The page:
I guess even a broken clock is right twice a day.
What looked just a couple of weeks ago like a disastrous roster move is starting to look like a resume builder.
Last off-season, Dayton Moore dealt away the National League’s second leading hitter and in exchange got a pitcher who posted a 7.76 ERA and a 2.044 WHIP. You really can’t do much worse than that trade.
But sometimes life is stranger than fiction.
Now the Royals have in their rotation one of the hottest pitcher in the game (with a chance to sign him to a contract extension) and the San Francisco Giants have… nothing.
For any of you who haven’t been paying attention, what transpired is this: KC traded Melky Cabrera after a bounce-back season, and acquired from the Giants Jonathan Sanchez and a minor leaguer named Ryan Verdugo.
The whole thing blew up in Moore’s face in a career-threatening manner. In short, Cabrera was great for the Giants, Sanchez was a complete disaster for KC.
Things couldn’t have gone any worse if the Royals were breaking mirrors and walking under ladders. But what happened next belongs on an episode of CSI.
Maybe the Royals were just due for some good luck. It seems every move they make flops. Every attempt to trade for pitching has proved a disaster (see a detailed list of such trades here).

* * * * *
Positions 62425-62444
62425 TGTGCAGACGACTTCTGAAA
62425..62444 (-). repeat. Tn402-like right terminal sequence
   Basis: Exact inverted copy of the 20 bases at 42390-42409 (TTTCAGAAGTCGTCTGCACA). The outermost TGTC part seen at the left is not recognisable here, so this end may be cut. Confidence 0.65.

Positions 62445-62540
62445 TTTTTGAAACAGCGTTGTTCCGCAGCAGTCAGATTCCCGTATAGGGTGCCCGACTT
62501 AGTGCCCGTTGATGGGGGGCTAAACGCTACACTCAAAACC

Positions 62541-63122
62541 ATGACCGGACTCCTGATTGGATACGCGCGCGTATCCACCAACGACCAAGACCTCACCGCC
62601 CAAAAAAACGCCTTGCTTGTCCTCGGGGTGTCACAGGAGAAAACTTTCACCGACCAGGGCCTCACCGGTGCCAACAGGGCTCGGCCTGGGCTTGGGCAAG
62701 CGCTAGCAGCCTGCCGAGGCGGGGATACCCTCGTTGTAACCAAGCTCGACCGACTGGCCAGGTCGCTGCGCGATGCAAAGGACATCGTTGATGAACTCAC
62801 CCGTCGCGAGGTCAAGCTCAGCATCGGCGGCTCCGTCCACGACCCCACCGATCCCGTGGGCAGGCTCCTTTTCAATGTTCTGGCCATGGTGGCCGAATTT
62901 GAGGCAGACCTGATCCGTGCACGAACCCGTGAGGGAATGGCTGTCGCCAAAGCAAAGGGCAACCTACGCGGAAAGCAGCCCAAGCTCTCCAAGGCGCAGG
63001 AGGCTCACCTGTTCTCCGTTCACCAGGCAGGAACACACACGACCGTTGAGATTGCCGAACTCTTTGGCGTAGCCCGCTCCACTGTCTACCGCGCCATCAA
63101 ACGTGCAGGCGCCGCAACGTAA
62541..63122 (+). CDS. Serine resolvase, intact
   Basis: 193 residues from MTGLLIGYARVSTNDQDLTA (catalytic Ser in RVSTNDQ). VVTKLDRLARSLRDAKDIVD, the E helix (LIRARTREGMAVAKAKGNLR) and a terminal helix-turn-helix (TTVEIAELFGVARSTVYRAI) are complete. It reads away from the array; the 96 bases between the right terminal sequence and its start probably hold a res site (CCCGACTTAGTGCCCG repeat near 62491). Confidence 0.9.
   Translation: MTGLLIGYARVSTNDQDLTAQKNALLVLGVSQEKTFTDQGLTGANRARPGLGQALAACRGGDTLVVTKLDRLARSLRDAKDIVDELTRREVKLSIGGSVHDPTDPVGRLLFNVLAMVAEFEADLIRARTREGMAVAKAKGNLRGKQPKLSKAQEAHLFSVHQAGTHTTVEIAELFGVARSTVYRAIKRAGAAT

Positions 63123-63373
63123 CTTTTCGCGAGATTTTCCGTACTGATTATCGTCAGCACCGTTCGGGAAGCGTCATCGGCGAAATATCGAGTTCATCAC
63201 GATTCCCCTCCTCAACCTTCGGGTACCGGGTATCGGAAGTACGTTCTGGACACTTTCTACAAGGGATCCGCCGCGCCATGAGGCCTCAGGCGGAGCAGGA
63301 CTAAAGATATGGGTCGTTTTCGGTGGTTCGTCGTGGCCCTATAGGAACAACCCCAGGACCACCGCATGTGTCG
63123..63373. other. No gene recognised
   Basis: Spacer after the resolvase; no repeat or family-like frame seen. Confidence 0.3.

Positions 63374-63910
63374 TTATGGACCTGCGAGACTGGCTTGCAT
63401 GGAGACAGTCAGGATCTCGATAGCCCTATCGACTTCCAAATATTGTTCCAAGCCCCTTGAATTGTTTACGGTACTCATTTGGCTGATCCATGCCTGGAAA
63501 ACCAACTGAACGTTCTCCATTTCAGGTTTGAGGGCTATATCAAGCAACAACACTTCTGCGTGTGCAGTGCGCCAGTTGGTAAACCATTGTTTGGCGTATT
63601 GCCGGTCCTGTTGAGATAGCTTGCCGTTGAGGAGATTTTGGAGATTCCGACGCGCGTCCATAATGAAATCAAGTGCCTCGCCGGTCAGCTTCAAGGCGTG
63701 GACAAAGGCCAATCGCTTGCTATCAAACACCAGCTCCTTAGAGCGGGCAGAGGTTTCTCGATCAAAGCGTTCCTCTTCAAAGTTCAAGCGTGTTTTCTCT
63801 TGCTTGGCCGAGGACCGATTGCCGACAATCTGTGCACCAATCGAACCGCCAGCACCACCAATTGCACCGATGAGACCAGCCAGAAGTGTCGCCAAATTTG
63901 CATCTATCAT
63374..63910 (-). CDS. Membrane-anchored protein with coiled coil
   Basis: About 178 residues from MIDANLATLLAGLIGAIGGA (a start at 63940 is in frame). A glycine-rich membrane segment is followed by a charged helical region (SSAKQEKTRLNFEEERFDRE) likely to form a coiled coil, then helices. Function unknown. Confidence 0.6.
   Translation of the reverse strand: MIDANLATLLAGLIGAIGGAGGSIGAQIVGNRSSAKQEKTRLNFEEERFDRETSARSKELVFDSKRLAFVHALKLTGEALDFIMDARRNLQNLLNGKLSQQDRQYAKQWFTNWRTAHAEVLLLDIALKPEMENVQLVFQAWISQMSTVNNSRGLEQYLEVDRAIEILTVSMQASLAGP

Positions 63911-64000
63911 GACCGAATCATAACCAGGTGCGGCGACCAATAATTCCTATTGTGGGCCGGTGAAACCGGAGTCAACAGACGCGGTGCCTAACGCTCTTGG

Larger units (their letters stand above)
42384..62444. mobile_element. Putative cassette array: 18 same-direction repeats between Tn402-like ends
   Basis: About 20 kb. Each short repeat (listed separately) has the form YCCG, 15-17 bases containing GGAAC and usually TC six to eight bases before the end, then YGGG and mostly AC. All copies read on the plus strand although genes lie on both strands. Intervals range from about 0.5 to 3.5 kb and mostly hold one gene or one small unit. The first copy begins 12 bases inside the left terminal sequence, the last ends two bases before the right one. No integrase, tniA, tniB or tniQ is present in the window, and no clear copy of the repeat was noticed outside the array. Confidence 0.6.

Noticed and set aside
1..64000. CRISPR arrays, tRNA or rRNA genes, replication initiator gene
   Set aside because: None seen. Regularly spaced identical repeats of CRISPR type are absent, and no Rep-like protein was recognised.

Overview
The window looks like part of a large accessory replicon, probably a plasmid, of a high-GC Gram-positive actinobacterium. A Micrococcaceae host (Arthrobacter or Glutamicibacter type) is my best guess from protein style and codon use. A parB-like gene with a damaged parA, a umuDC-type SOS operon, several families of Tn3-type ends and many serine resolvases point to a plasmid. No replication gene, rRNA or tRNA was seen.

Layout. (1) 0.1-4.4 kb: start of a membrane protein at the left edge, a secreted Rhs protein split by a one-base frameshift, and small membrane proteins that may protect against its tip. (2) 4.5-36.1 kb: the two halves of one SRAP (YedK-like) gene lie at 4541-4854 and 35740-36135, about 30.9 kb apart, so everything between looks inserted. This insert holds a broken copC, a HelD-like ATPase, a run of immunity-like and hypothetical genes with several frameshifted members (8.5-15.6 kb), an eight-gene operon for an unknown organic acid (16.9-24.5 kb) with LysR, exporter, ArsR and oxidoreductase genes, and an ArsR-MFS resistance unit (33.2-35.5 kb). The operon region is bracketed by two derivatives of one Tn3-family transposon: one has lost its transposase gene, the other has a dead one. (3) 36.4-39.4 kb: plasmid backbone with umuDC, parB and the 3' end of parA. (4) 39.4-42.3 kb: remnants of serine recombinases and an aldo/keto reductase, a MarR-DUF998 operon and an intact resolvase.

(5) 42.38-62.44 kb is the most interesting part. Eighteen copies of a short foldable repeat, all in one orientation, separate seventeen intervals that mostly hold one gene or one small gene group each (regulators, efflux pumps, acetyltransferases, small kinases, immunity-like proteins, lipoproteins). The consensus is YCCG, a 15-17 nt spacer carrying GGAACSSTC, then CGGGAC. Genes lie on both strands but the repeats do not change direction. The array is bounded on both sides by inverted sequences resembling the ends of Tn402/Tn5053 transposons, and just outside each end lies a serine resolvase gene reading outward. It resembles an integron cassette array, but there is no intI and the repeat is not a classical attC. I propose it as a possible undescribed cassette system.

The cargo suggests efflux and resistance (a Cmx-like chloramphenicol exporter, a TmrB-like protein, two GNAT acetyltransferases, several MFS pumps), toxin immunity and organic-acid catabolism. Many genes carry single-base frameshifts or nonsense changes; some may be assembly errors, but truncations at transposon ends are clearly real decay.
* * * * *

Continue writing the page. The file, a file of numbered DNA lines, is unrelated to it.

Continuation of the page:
The good luck came when the Colorado Rockies were actually willing to trade veteran starter Jeremy Guthrie for Sanchez. You think Rockies fans aren’t ticked off about that move? Bad as Sanchez was in KC, he’s been worse in hitter-friendly Colorado – 0-3 with a 9.53 ERA and a 2.294 WHIP. All Guthrie has done recently is throw 22 consecutive scoreless innings.
Cabrera’s saga, on the other hand, defies summation. Not only has he turned out to be a cheater, he’s turned out to be a creepy pharmacologist. He’s also become a despised new character in the juiced-ballplayer era. While there seems to be forgiveness for some of the dopers and enhancers of history, Cabrera seems to have no apologists.
After failing a drug test, Cabrera actually created an elaborate ruse to mislead investigators – what he did may turn out to be criminal. Cabrera is suspended for the rest of the season, and it’s hard to believe the Giants will want him back.
Perhaps Moore just got lucky. But we don’t know all that he was thinking when he traded Cabrera last November after the outfielder’s languishing career had a one-year renaissance.
Do you think maybe Moore suspected something was up with the resurgent Cabrera? Did he suspect Cabrera was doping while in KC? Or did he just think he was playing with house money and decided to move Cabrera before the bottom dropped out?
How Moore got Colorado to take Sanchez at all is remarkable. Maybe Guthrie’s luck will run out and it will wind up nothing more than a trade of two rotten pitchers.
But right now, Moore looks like a genius. Hollywood couldn’t produce a better script than what’s just taken place with Cabrera and Guthrie.